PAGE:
Amazing how the Unilateral excuse is ongoing to deny people free and clear access to supplements---the interesting thing is that if the "steroids" would be in the supplements they would be at a negligible level ---no where to the point where they could make any real significant difference--and yet a doctor will prescribe these steroids to athletes ( professional or otherwise ) without any issue--the reason being is the cost---they the medical field makes money the health food industry which is owned by the pharmaseteucals makes money but not as much---the cost to load a "Supplement" would be cost prohibitive to market them this way---you would make more money through conventional means and through prescription--the other way would be to risky---and even if someone did load a supplement with a steroid ---which they did in the infancy of the Muscle Building Supplement industry---it would only be done on 1 or 2 batches due again to the cost and risk
[U2]this again is another pile of nonsense --"rogue" meaning Independent health food products producers who take a share of the profit marging off the big drug cartel who make the supplement end
[U3]This is Hilarious---the idea that we want "MORE" regulations!!!!---what people really want is to make sure that what they are buying is legitimate--dose is accurate--a potential usage as to what the product can be used for ( which by the way will never happen due to the pharmaseutical intervention )Access free and clear---the only reason they have put this there is to lull an unsuspecting public in the idea that they are consuming something with a potential problem when in fact it is the Drugs that are the problematic substances---and to reduce competition---this waya a smaller number of supplement making companies exist and cna be easily taken over by the drug cartel that sell pharmaseutical drugs "legally ".
[U4]No Wonder there is an obesity issue---this combined with soy will blimp out people without them even knowing it
Show of the Week December 6, 2010
The Pope's genetically modified crop dilemma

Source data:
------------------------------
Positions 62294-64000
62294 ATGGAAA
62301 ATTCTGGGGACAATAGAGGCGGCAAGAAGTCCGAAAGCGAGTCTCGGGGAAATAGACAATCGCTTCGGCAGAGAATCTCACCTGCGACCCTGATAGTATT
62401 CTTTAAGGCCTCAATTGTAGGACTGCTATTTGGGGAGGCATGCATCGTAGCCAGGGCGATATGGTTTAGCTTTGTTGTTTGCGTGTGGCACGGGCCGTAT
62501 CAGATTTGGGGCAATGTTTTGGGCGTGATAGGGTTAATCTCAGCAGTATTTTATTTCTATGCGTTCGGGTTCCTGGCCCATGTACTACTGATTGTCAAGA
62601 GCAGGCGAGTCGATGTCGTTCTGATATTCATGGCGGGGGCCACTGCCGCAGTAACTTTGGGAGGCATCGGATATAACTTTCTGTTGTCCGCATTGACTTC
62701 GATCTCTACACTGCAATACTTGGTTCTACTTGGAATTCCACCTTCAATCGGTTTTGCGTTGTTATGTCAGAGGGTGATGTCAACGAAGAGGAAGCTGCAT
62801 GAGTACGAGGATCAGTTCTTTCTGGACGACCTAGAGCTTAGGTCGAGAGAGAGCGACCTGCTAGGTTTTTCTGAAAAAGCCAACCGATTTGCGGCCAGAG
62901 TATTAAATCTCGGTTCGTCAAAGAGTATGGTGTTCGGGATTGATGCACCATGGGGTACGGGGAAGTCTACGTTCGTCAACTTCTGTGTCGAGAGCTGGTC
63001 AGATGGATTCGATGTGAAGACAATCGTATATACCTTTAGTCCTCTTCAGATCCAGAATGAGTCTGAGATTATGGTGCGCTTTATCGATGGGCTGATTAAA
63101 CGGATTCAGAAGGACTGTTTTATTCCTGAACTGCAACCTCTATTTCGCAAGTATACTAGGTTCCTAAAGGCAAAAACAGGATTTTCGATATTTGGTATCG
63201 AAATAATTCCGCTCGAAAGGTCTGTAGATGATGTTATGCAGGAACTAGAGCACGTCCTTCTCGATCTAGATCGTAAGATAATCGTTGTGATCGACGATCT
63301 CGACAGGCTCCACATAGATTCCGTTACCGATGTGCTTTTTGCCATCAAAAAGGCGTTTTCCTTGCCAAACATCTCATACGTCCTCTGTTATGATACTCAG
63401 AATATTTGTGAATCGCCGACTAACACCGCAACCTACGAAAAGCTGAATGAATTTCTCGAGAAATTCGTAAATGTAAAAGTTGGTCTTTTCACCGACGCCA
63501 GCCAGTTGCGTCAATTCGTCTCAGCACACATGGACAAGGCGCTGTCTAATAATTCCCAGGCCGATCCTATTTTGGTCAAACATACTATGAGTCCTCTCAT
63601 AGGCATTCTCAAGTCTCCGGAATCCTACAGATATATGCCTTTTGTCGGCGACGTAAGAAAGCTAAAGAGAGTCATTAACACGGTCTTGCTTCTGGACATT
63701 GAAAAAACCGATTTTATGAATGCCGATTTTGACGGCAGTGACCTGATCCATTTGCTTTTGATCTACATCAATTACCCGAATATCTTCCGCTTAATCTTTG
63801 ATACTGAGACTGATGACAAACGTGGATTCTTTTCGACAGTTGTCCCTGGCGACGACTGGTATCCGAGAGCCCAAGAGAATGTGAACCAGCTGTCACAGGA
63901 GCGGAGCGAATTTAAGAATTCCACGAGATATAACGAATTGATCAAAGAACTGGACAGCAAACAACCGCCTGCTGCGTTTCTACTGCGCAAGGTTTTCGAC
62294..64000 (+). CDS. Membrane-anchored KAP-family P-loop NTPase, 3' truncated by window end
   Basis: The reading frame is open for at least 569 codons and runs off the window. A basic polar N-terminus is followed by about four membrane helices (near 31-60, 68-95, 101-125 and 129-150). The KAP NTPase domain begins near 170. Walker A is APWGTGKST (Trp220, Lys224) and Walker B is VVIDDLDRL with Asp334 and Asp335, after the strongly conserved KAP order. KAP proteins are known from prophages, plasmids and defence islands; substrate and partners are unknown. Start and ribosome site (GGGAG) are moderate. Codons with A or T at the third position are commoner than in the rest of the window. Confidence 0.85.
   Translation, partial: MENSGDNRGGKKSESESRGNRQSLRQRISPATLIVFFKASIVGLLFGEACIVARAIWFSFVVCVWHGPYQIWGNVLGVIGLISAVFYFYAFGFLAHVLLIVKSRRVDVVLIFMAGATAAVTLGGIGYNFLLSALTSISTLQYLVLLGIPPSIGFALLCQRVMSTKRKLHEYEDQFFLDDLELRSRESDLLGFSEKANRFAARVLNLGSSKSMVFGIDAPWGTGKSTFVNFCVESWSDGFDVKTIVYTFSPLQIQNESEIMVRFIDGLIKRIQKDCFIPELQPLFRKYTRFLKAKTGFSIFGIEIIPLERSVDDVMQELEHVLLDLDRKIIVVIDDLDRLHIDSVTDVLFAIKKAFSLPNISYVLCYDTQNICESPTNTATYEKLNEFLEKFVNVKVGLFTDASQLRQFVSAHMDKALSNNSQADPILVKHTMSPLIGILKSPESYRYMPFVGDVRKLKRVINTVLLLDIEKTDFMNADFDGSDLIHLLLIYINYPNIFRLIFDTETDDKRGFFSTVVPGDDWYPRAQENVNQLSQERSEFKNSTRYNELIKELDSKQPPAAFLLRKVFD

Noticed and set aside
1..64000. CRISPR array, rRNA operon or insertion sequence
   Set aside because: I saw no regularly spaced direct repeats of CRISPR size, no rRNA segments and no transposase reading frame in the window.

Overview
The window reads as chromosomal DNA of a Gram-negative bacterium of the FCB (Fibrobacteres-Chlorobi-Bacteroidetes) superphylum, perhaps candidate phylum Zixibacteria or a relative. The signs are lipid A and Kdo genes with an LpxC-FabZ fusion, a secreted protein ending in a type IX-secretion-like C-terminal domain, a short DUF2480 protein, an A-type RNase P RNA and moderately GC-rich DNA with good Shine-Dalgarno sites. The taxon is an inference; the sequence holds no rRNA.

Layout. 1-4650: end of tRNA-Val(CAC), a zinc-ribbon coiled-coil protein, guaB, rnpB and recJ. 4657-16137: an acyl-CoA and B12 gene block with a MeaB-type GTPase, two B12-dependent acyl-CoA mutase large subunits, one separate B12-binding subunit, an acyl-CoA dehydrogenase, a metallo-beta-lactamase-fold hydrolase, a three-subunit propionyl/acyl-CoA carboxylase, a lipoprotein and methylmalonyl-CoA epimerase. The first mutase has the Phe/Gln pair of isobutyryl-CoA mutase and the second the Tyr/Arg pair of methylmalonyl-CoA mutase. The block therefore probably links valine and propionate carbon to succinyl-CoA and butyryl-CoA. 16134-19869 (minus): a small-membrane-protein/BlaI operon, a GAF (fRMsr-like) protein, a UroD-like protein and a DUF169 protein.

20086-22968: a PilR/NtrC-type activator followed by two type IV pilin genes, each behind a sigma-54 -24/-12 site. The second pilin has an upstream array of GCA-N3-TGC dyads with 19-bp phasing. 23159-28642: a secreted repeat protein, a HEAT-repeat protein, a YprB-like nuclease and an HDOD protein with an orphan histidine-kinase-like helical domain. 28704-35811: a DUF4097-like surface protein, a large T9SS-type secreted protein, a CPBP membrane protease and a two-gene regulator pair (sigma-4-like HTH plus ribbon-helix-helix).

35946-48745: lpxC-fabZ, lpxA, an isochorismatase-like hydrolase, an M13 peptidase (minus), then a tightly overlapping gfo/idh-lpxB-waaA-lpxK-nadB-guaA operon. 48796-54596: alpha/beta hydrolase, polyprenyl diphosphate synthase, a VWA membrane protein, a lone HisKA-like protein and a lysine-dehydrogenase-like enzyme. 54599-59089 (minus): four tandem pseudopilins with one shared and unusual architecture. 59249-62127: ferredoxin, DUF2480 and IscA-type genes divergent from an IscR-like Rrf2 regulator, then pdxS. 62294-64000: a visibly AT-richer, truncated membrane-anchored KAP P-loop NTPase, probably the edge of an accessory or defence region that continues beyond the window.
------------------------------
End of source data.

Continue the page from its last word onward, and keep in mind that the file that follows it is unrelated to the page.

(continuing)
Open Letter from World Scientists to All Governments
Food cravings---What You Maybe Wanting or Needing
Ginger (Zingiber officinale Roscoe) Elicits Antinociceptive Properties and Potentiates Morphine-Induced Analgesia
Detroit's Urban Farms Could Provide a Majority of Produce for Local Residents
The Pope's genetically modified crop dilemma
Scientists have both the right and a moral duty to be "stewards of God" by genetically modifying crops to help the world's poor, scientific advisers to the Vatican said this week[U1] .----In a statement condemning opposition to GM crops in rich countries as unjustified, a group of scientists including leading members of the Pontifical Academy of Sciences is demanding a relaxation of "excessive, unscientific regulations" for approving GM crops, saying that these prevent development of crops for the "public good".----The statement was agreed unanimously by 40 international scientists after a week-long closed meeting held in May 2009 at the Vatican, convened by Ingo Potrykus. Potrykus is a member of the Pontifical Academy based at the Swiss Federal Institute of Technology in Zurich, where he developed "golden rice", a variety engineered with extra vitamin A to prevent childhood blindness.---Although the academy has yet to officially endorse the statement, it was approved by the seven members at the meeting, including academy chancellor Marcelo Sánchez Sorondo. "The Catholic Church has 1 billion members,[U2] " says academy member Peter Raven, president of the Missouri Botanical Garden in St Louis, which once received funds from Monsanto. He adds that although this global community will never have a unified official line on GM crops, "our statement is about as close as you can get to one".